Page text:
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  • Newly discovered motifs in rock art in Tumlehed in Sweden show seafaring in the Stone Age

    [8 Nov 2019] South-west Sweden's best preserved rock painting has now been dated - it is from the late Stone Age. With the aid of new technologies, researchers at the University of Gothenburg have been able to reveal a number of previously unknown motifs that are no longer visible to the naked eye. The most important of these newly discovered motifs are boats with elk-head stems. This is the first time that these kinds of boats have been documented in southern or western Scandinavia and these motifs provide further evidence of the long-distance sea voyages undertaken by Stone Age maritime hunters.

  • Watching films on a small screen has an impact on comprehension and immersion

    [24 Sep 2019] How does the experience of watching a film on a smartphone differ from watching it on the big screen in a cinema? This has been investigated in an experiment and the findings indicate that the viewing situation has an impact on comprehension and immersion in the film's narrative, and even on the viewer's empathy with the fictional characters as well.

  • Nineteenth century Swedish women writers wrote international best-sellers

    [5 Sep 2019] Emilie Flygare-Carlén and Fredrika Bremer were translated and distributed far and wide beyond Sweden¿s borders in ten times greater volumes than the works of Carl Jonas Love Almqvist. But it is predominantly Almqvist who lives on in Sweden¿s literary history. A research group at the University of Gothenburg has shown that a number of Swedish women writers were best-selling celebrities in the nineteenth century.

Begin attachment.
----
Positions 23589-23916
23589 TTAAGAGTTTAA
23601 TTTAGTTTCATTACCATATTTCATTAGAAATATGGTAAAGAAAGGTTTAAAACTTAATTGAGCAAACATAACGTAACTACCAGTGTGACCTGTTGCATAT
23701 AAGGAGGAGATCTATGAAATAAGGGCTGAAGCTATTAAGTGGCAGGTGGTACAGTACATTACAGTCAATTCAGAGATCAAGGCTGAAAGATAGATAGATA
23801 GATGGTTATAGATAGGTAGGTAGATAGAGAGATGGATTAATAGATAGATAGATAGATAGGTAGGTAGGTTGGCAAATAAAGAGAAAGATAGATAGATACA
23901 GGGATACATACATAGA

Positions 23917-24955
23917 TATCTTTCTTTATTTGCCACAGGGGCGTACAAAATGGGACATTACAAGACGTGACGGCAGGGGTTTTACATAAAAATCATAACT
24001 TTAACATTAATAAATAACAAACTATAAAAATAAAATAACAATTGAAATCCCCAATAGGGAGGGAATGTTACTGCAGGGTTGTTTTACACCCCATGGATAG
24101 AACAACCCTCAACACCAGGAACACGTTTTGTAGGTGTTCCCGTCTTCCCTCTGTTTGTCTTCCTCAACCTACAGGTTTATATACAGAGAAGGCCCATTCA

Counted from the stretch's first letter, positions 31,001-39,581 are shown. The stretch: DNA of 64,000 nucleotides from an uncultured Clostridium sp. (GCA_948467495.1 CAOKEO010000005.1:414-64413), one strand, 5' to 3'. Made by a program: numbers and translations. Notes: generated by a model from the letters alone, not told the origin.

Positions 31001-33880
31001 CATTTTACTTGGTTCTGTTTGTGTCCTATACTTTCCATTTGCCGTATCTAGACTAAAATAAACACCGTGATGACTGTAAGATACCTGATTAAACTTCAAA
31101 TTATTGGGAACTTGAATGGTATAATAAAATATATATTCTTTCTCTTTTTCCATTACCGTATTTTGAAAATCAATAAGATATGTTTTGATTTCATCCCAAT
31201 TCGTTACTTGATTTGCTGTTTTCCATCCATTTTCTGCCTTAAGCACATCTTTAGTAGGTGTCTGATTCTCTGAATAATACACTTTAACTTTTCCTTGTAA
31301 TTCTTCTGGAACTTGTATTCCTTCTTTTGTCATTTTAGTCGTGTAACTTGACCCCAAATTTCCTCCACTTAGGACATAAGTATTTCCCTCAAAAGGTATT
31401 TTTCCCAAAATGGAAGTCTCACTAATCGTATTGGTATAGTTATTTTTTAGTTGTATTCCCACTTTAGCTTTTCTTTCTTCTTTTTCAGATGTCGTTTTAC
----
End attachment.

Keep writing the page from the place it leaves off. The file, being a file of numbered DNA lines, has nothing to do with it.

• New live podcast linking museums' collections with the latest heritage research and global challenges

    [2 Sep 2019] Mummies, DNA and Japan - what's hidden in the box? Together with the Centre for Critical Heritage Studies at the University of Gothenburg, Folkuniversitetet and the Museum of World Culture, a brand new podcast series is launched. It will be recorded with a live audience at the Museum of World Culture in Gothenburg during the fall of 2019. The first event in the series is held September 5th and concerns mummies and the handling of human remains.

  • Women also competed for status superiority in mid-Republican Rome

    [23 Aug 2019] Purple clothing, gold trimmings, earrings and two- or four-wheeled carriages. Among the elite, competition for status superiority was just as vital to women as it was to men in Rome around 2000 years ago. This has been demonstrated in a thesis that investigates the domains and resources women had access to for status competition and how these were regulated by law.

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Page Manager: Eva Englund|Last update: 4/16/2019

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